Digital Photography’s bug-bear!
When you change lenses there’s a chance that dust can enter your camera and land on your sensor.
It’s not going to kill your camera, but it will give you little black marks all over your photographs, which become very obvious on shots of skies.
I got my biggest ever dust spot at Kirkstall Abbey the other day, so thought it a good opportunity to show you it…. it’s a monster!
I thought it was a bird in one shot, but it was actually a little bit of a flower that had blown in when I changed lens. There are also many other blobs around if you look.
How to test for dust
So to test your sensor for dirt you can do this:-
- Set your camera to Av (Aperture priority) mode
- Set the aperture to the smallest setting – F22, F35, whatever it goes to.
- Put the Exposure compensation to +2
- Switch the auto-focus off and twist the focus ring to the nearest point
- Point the camera at a plain surface, a cloudless sky, pure white paper or something like that.
- Take a shot.
That will give you a bright exposure with any dots standing out “like a sore thumb” as they do on the shots above.
Damn, I’ve got dust!
Chances are you will have some dust from the experiment above, so do you pack up and go home?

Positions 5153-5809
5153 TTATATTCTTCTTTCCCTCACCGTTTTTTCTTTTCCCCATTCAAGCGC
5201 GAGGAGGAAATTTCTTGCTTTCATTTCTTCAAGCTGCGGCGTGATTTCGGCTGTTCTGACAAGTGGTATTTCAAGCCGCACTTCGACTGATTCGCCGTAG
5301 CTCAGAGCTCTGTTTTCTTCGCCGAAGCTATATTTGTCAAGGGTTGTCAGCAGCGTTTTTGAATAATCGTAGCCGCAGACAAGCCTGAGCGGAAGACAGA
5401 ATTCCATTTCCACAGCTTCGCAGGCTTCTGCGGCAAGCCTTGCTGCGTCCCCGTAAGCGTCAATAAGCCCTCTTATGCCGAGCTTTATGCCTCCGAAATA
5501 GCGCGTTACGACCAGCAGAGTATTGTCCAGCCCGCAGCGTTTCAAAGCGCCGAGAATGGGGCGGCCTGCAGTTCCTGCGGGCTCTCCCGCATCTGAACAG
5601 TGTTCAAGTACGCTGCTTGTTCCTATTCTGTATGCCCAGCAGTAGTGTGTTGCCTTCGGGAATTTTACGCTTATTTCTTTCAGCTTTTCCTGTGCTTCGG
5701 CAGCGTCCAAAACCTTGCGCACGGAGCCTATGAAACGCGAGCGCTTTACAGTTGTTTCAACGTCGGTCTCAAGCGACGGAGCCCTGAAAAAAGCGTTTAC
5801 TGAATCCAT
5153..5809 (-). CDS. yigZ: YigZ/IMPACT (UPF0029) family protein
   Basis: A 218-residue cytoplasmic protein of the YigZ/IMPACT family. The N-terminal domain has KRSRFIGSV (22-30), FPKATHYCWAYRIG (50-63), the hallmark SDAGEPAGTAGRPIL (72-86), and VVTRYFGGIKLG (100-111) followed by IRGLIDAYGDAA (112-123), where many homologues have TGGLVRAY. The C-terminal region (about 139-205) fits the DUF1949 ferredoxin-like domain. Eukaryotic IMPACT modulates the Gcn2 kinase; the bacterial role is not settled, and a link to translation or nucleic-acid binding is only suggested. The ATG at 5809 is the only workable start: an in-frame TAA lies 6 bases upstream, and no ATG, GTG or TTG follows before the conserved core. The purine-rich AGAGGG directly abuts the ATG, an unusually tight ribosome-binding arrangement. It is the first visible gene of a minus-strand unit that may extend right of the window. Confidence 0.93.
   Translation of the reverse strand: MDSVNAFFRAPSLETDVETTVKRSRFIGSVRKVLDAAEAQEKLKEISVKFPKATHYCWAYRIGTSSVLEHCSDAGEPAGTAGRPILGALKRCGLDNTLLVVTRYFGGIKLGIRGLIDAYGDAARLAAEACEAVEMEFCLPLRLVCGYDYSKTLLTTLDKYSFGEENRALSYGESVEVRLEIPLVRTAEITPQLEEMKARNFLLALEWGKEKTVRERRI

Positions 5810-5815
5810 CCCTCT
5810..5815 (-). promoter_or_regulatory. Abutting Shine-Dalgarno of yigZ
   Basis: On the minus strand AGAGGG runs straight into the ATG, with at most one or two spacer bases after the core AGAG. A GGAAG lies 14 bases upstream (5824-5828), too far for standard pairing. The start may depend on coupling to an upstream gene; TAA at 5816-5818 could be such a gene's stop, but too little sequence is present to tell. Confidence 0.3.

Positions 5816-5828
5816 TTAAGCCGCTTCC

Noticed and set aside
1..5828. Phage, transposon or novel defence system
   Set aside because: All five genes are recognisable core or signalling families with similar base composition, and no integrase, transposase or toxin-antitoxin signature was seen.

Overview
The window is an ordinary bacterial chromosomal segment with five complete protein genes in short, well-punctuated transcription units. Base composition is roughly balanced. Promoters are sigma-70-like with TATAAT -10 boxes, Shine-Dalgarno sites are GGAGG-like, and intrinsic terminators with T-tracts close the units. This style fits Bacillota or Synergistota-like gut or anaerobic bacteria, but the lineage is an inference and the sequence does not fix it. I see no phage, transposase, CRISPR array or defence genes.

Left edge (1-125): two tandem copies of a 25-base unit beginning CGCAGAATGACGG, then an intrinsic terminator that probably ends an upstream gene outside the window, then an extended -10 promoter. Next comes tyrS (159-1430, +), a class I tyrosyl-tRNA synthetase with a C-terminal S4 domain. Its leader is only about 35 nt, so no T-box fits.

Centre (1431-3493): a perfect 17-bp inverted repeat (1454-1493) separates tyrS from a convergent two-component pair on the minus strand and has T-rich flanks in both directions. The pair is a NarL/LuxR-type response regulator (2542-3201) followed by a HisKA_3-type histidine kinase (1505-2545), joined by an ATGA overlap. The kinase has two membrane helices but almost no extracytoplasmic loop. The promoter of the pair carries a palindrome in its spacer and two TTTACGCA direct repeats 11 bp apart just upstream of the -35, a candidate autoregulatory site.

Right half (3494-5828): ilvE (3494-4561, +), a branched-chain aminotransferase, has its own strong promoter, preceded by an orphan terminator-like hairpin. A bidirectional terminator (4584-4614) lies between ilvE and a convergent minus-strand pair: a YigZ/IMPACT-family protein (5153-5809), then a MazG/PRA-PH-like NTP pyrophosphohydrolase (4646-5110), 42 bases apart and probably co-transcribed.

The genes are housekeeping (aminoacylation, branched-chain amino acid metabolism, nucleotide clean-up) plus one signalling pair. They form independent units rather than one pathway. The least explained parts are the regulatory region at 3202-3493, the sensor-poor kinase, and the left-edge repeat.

Well no, dust is more apparent at smaller apertures, so becomes a real problem at F11 and smaller, but at wide apertures, F1.8, F2.8, F4 etc. it just seems to disappear.
Here’s pretty much the same shot as above, but at F1.8 – note that you can still see the “monster” blob, but the rest have disappeared.
How do I get rid of dust
Many modern cameras have an anti-static self clean function now, so it may not be such an issue.
You can get it done professionally, many camera fairs and events have stalls where they do it, or a quick google will find people who do it.
I use the Arctic Butterfly which uses a little spinning brush to create static, then you lightly pass it over your sensor, the static attracts the dust to the brush and you get a dust-free sensor.
If things are properly stuck on to the sensor, DO NOT try to rub them free with the butterfly, you’ll scratch your sensor and need an expensive repair.
Instead, use a “sensor swab” – these are wetted with some fluid and look like those things you glued stuff with at primary school – spatulas? These are a few quid each, so can get pricey if you use them constantly – hence going for the Arctic Butterfly.
Sensor dust is a pain, one which you need to monitor whilst shooting – imagine a wedding shoot with 1000 shots, each with a dust blob in the middle… keep an eye out, adapt the aperture if it’s a problem, and better still, give it a quick clean !